Monthly Archives: April 2006

Menstrual Cycle Irregularity in Women with Bipolar Disorder

Preliminary reports have suggested that menstrual irregularity may occur more commonly in women with mood disorders than in the general population. What has been unclear, however, is whether these menstrual cycle irregularities reflect an underlying disruption of the hypothalamic-pituitary-gonadal (HPG) axis in women with mood disorders or are caused by the psychotropic medications used to treat these psychiatric disorders.In a recent study, Dr. Hadine Joffe of the Center for Women’s Mental Health and her colleagues assessed the prevalence of menstrual cycle dysfunction in 3 groups of women: (1) with bipolar disorder, (2) with unipolar depression, or (3) with no psychiatric illness (Joffe 2006).

By |2015-07-28T09:54:19-04:00April 24th, 2006|PMS and PMDD|0 Comments

Use of Paxil during Pregnancy

Q. I have taken Paxil for about six years for depression and obsessive-compulsive disorder. I have tried several times to stop the medication but the symptoms come back within a few weeks of stopping the medication. My husband and I are now planning a pregnancy, and my obstetrician tells me that I cannot take Paxil during pregnancy. Are there any other options?

Withdrawal Symptoms in Newborns Exposed to SSRIs

A recent report suggests that newborns exposed to selective serotonin reuptake inhibitors (SSRI) antidepressants such as Prozac, Zoloft, Celexa and Paxil may be at risk for developing withdrawal symptoms after delivery (Levinson-Castiel 2005). However, the investigators also noted that the symptoms usually disappeared within 48 hours and did not require medical intervention.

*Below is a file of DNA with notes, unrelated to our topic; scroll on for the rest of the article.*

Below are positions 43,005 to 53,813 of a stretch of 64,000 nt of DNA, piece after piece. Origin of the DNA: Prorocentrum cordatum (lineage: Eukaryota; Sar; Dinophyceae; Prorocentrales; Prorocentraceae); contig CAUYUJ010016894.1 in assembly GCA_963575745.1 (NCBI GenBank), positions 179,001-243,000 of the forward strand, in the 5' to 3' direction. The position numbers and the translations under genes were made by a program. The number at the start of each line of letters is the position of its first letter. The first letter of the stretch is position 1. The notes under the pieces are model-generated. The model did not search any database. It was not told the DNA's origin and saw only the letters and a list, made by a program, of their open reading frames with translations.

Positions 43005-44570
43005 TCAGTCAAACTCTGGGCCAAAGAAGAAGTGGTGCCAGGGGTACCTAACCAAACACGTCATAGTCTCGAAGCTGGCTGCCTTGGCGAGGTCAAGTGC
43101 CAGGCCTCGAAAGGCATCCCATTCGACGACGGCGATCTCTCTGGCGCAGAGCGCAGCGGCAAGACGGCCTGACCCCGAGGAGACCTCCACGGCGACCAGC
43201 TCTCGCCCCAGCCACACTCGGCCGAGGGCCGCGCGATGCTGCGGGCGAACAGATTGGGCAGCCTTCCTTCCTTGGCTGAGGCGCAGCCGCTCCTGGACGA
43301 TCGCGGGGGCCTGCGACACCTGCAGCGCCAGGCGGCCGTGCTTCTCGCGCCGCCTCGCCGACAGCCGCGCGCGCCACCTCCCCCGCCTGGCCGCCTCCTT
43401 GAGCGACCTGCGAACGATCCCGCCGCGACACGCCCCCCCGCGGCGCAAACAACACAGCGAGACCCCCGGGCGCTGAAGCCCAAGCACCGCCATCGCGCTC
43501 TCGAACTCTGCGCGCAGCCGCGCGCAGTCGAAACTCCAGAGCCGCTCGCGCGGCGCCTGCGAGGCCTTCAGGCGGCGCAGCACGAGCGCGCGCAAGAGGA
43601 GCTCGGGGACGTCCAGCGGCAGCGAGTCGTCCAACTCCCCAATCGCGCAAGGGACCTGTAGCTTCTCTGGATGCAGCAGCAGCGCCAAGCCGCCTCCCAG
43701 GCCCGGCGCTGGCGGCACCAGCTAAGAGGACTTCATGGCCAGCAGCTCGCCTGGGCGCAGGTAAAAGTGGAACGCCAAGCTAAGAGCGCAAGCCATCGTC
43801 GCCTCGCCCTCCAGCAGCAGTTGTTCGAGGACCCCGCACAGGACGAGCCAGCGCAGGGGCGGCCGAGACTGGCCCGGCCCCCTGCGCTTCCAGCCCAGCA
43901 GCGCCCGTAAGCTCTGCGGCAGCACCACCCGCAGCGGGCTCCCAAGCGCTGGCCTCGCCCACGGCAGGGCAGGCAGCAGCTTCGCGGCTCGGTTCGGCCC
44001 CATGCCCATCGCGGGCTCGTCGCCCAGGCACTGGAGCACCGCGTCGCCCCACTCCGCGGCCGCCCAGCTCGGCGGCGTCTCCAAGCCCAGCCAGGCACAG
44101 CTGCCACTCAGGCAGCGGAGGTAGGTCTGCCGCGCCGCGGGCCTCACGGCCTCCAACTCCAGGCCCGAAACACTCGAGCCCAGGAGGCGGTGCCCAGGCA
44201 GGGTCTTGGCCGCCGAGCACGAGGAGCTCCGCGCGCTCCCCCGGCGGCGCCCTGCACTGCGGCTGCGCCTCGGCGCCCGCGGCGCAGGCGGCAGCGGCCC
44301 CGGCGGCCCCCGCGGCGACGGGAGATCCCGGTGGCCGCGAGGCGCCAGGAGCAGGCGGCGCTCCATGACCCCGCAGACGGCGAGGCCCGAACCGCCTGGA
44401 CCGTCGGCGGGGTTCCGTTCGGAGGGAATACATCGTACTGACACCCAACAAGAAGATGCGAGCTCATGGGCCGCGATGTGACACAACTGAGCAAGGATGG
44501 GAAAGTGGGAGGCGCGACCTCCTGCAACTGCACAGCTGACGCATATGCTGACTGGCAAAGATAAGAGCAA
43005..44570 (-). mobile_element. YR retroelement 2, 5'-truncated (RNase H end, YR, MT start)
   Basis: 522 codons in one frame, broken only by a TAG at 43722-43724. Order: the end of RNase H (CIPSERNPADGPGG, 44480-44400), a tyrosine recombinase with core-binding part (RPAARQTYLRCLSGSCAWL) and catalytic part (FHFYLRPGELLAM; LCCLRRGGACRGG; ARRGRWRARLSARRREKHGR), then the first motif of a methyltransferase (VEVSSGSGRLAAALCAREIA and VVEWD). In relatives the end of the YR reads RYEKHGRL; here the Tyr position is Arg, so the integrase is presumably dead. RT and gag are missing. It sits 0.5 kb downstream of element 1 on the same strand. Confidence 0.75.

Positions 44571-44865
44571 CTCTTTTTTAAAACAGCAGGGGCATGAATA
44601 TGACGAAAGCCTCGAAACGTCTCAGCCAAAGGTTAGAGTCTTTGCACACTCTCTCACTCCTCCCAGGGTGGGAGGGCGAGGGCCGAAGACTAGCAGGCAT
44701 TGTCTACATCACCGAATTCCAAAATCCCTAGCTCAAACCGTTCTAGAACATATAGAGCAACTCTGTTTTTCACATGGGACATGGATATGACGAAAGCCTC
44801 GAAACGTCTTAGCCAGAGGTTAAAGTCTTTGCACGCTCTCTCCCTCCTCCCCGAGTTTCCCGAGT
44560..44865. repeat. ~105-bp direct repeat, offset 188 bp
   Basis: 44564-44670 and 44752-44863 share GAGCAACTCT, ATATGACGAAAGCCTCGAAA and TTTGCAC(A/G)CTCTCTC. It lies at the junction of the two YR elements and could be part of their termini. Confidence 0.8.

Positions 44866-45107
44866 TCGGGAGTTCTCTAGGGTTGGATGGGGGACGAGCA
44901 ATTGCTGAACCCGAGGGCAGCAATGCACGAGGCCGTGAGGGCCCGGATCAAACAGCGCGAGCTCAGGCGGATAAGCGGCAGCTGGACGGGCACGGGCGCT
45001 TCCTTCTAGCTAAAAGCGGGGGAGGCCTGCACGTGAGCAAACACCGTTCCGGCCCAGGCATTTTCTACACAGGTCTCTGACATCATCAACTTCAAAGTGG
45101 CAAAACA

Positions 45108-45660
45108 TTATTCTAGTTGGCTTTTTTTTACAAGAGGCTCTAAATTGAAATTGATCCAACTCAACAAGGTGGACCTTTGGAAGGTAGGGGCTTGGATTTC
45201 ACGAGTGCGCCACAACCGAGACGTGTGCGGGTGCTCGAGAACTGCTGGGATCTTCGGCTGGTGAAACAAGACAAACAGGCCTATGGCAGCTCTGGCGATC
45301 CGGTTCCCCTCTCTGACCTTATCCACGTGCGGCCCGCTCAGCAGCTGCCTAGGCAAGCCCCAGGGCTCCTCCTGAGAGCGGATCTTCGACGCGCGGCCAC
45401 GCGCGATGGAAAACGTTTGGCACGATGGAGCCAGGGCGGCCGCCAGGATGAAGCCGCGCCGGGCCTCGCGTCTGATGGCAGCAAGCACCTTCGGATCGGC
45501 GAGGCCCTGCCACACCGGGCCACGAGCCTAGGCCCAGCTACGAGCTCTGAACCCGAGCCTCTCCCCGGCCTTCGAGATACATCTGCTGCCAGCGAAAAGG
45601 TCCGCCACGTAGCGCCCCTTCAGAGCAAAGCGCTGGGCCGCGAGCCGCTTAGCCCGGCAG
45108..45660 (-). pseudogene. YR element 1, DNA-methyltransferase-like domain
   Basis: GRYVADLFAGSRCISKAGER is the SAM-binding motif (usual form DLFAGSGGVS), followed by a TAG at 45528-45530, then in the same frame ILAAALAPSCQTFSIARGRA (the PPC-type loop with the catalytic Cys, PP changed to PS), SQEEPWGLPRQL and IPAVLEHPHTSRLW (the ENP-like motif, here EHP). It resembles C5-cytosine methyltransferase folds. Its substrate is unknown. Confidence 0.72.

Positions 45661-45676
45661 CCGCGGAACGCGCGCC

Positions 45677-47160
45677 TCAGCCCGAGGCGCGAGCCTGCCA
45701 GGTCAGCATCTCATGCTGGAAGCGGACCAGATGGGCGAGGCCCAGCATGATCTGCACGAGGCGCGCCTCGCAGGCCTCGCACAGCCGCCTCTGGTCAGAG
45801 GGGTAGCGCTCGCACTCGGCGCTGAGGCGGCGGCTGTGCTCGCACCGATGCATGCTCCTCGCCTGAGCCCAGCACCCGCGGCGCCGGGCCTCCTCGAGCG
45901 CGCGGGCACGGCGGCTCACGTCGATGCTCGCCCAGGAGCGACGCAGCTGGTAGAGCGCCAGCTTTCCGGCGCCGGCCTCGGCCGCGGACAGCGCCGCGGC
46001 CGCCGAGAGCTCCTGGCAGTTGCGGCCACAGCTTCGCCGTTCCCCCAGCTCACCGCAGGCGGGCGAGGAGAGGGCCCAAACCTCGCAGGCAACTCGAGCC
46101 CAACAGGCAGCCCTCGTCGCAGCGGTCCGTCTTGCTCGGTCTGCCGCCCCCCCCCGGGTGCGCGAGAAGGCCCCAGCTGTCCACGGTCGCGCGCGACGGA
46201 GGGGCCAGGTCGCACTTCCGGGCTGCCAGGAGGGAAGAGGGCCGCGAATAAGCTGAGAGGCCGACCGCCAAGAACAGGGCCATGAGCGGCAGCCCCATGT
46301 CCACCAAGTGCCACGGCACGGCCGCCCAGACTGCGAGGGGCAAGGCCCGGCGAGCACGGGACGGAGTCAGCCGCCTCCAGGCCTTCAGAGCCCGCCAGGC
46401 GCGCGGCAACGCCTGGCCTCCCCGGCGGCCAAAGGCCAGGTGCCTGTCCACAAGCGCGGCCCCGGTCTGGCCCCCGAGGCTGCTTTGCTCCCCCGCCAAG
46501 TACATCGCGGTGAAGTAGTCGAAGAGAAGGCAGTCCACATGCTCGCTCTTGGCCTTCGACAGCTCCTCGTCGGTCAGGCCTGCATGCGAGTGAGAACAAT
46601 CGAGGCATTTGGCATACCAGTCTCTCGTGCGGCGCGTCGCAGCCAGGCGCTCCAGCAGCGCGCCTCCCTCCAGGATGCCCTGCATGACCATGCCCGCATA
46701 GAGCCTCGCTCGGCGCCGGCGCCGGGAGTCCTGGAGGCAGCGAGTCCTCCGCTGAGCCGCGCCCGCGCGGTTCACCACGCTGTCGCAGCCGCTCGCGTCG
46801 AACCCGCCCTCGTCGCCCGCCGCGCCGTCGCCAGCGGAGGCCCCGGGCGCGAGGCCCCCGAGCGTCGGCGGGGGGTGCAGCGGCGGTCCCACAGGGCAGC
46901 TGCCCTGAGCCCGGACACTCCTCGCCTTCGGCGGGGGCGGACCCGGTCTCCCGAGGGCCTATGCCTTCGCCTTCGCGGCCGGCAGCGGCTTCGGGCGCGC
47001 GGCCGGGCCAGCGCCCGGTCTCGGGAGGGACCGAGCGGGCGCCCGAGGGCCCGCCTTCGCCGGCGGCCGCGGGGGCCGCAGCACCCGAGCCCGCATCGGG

SSRIs and Persistent Pulmonary Hypertension of the Newborn

Literature accumulated over the last decade supports the use of certain selective serotonin reuptake inhibitors (SSRIs) and the older tricyclic antidepressants during pregnancy, indicating no increased risk of congenital malformation in children exposed to these medications during the first trimester of pregnancy. Still, questions remain regarding the purported risk for "toxicity" in newborns exposed to antidepressants around the time of labor and delivery (see Fall 2004 and Spring 2005 Newsletters). In addition, a recent study published in the New England Journal of Medicine has linked SSRI use during late pregnancy to an increased risk of persistent pulmonary hypertension in the newborn (Chambers 2006).

Relapse of Major Depression during Pregnancy

Over the last decade, the number of reproductive-age women treated for depression has increased significantly. Given the incomplete information available regarding the reproductive safety of many antidepressant medications, many women choose to discontinue pharmacologic treatment during pregnancy. However, several studies estimate that about 10 to 15% of women suffer from depression during pregnancy (O'Hara et al, 1990; Evans et al, 2001). A recent study from the Center for Women's Mental Health indicates that the risk for depression is particularly high among women with histories of major depression (Cohen et al, 2006).